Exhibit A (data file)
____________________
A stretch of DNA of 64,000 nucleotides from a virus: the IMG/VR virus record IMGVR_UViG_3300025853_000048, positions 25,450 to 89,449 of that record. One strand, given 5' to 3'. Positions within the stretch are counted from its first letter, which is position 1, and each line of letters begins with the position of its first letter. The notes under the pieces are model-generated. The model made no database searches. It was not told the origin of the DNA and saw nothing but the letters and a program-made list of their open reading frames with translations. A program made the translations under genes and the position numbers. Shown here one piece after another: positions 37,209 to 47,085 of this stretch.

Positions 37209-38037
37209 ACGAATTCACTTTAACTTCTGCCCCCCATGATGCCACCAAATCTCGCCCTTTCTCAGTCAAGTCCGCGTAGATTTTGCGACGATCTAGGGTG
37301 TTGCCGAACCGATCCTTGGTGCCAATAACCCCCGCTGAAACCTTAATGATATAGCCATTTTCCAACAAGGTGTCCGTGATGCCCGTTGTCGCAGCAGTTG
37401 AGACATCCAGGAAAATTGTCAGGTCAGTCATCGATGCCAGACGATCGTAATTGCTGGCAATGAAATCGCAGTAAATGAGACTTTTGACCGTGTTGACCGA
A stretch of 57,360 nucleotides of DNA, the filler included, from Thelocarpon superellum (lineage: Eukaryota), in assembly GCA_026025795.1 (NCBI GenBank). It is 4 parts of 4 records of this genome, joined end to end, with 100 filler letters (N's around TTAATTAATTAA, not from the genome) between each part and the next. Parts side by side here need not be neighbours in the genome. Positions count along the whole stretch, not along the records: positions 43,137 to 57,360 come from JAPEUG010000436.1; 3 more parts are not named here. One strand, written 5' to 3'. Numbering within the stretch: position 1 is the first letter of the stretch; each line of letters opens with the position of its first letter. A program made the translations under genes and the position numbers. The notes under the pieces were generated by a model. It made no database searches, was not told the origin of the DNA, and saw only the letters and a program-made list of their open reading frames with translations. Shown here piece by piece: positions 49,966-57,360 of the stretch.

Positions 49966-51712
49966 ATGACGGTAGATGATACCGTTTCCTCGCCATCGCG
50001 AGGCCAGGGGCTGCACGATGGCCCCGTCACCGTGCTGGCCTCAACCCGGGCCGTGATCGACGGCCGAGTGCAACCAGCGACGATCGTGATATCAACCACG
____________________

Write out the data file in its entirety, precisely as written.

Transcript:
A stretch of DNA of 64,000 nucleotides from a virus: the IMG/VR virus record IMGVR_UViG_3300025853_000048, positions 25,450 to 89,449 of that record. One strand, given 5' to 3'. Positions within the stretch are counted from its first letter, which is position 1, and each line of letters begins with the position of its first letter. The notes under the pieces are model-generated. The model made no database searches. It was not told the origin of the DNA and saw nothing but the letters and a program-made list of their open reading frames with translations. A program made the translations under genes and the position numbers. Shown here one piece after another: positions 37,209 to 47,085 of this stretch.

Positions 37209-38037
37209 ACGAATTCACTTTAACTTCTGCCCCCCATGATGCCACCAAATCTCGCCCTTTCTCAGTCAAGTCCGCGTAGATTTTGCGACGATCTAGGGTG
37301 TTGCCGAACCGATCCTTGGTGCCAATAACCCCCGCTGAAACCTTAATGATATAGCCATTTTCCAACAAGGTGTCCGTGATGCCCGTTGTCGCAGCAGTTG
37401 AGACATCCAGGAAAATTGTCAGGTCAGTCATCGATGCCAGACGATCGTAATTGCTGGCAATGAAATCGCAGTAAATGAGACTTTTGACCGTGTTGACCGA
A stretch of 57,360 nucleotides of DNA, the filler included, from Thelocarpon superellum (lineage: Eukaryota), in assembly GCA_026025795.1 (NCBI GenBank). It is 4 parts of 4 records of this genome, joined end to end, with 100 filler letters (N's around TTAATTAATTAA, not from the genome) between each part and the next. Parts side by side here need not be neighbours in the genome. Positions count along the whole stretch, not along the records: positions 43,137 to 57,360 come from JAPEUG010000436.1; 3 more parts are not named here. One strand, written 5' to 3'. Numbering within the stretch: position 1 is the first letter of the stretch; each line of letters opens with the position of its first letter. A program made the translations under genes and the position numbers. The notes under the pieces were generated by a model. It made no database searches, was not told the origin of the DNA, and saw only the letters and a program-made list of their open reading frames with translations. Shown here piece by piece: positions 49,966-57,360 of the stretch.

Positions 49966-51712
49966 ATGACGGTAGATGATACCGTTTCCTCGCCATCGCG
50001 AGGCCAGGGGCTGCACGATGGCCCCGTCACCGTGCTGGCCTCAACCCGGGCCGTGATCGACGGCCGAGTGCAACCAGCGACGATCGTGATATCAACCACG